The Ramat de Camins trail basically uses traditional paths between villages and valleys. These ancestral routes were carefully chosen in their day, making the most of the lay of the land to allow humans and laden animals to negotiate the terrain. They also opted for slopes in the sunlight or the shade, depending on what was most suitable in each section, and were built along rock walls with very little room for manoevre, offering pretty cobblestone sections where required. This is ancient human heritage, and as such begs the question as to why it is not considered accordingly. All too often it pains us to witness how an amazing path built between rock walls, with perfectly fashioned stone, is destroyed by huge excavators to make way for a track or a road.
The day the Ramat de Camins trail can be covered in its entirety with a donkey carrying a load will mean the paths along the trail will have been restored and are healthy living arteries again.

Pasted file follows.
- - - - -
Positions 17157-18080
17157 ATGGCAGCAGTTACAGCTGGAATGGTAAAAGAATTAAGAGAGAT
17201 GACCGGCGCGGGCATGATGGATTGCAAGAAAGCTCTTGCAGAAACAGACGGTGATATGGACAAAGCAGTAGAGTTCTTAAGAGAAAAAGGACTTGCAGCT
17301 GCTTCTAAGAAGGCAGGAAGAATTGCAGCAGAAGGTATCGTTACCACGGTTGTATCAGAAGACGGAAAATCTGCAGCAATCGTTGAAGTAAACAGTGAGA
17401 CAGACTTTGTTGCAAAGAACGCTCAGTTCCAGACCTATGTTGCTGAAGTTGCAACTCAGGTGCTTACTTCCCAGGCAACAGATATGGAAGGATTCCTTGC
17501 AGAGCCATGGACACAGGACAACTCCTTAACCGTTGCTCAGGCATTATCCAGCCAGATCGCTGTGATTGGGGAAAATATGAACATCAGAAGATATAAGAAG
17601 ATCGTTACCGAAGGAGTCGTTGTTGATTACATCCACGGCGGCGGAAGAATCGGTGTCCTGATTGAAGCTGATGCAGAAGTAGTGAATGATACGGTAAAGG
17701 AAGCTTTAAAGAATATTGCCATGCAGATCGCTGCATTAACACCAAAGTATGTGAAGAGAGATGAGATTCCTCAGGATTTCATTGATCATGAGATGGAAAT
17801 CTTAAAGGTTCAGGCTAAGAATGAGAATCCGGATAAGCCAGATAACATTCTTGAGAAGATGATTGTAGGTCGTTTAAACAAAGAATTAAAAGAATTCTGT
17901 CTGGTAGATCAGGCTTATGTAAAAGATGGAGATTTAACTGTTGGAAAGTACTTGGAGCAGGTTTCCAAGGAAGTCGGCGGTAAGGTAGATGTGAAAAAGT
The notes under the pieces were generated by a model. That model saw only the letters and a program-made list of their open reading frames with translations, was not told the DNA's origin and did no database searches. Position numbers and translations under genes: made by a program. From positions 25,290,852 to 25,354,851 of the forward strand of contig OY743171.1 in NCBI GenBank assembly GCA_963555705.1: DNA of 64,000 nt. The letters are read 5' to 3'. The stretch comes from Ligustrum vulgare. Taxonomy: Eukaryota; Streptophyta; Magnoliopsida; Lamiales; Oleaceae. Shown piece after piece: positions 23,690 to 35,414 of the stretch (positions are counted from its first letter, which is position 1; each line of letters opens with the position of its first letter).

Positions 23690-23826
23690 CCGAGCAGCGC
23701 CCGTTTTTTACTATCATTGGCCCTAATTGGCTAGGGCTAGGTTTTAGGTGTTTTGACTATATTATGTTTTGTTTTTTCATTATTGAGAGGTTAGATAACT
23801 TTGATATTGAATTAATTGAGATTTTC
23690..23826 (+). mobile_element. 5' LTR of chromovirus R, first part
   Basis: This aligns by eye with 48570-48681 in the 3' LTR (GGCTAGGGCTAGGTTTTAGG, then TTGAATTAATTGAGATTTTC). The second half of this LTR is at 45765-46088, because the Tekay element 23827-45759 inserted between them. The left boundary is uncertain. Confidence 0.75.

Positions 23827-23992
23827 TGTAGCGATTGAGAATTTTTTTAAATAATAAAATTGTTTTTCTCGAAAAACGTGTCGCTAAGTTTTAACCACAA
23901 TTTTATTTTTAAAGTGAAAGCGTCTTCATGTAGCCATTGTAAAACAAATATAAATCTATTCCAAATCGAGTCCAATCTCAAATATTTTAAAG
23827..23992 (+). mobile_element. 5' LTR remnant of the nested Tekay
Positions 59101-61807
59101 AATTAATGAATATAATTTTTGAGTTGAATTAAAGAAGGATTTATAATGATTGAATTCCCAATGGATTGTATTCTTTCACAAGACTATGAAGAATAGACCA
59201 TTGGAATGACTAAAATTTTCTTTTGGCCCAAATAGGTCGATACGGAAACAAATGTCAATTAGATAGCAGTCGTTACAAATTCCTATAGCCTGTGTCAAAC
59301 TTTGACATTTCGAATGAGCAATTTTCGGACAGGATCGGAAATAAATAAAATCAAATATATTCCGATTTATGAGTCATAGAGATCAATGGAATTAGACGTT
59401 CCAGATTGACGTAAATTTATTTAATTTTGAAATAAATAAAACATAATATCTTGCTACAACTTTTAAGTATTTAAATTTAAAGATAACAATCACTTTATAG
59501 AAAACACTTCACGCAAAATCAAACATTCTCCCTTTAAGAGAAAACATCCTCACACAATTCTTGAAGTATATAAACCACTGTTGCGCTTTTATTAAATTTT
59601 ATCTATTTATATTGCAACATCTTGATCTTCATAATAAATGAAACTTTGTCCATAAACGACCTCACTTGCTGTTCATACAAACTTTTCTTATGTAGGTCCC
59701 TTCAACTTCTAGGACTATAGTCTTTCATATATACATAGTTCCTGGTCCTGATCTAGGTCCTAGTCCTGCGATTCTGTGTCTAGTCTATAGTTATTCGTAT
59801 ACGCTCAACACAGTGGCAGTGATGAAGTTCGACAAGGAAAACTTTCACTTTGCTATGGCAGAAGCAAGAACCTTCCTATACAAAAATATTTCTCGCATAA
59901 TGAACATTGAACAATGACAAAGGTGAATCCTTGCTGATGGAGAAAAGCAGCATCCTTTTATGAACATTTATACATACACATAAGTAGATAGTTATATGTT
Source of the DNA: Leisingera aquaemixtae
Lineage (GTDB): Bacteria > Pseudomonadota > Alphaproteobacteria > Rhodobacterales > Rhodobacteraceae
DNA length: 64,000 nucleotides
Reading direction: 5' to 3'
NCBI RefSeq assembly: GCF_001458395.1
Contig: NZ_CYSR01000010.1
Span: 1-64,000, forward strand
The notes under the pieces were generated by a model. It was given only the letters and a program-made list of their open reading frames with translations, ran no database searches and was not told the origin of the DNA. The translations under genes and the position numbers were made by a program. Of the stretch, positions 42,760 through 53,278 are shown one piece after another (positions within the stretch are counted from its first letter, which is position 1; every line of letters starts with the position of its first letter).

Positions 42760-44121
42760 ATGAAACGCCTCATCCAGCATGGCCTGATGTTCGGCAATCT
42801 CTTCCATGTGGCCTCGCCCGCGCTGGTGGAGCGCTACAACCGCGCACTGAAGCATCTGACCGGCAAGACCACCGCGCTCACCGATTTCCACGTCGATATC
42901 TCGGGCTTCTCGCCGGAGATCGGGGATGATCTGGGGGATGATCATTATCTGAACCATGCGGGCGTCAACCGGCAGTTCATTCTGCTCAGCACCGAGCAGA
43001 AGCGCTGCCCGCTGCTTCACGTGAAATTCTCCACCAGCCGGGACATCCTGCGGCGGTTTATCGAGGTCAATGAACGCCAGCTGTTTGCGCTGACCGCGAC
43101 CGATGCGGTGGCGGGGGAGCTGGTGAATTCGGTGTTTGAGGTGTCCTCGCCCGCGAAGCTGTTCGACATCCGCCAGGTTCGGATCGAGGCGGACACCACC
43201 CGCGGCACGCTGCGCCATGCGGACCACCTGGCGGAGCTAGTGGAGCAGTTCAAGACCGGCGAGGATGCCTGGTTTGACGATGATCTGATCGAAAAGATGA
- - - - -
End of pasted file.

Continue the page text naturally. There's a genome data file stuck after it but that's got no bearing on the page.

The Ramat de Camins trail is made up of over 300 km of ancient paths, a very extensive network which needs to be carefully looked after and maintained. Public entities such as town councils, regional councils, national and natural parks are not in a position to look after these paths in their entirety, many of which are off the beaten track. As we consider the paths valuable heritage, we’d like to make our own small contribution, at least along the paths which make up our route. If you’d like to help preserve these age-old paths you can actually sponsor a section.
The “Camí Amic” (Path Friend) project is designed to make children and young people aware of the importance of paths as heritage. We want paths to be respected, which means appreciating them from an early age onwards. This project is intended for schools.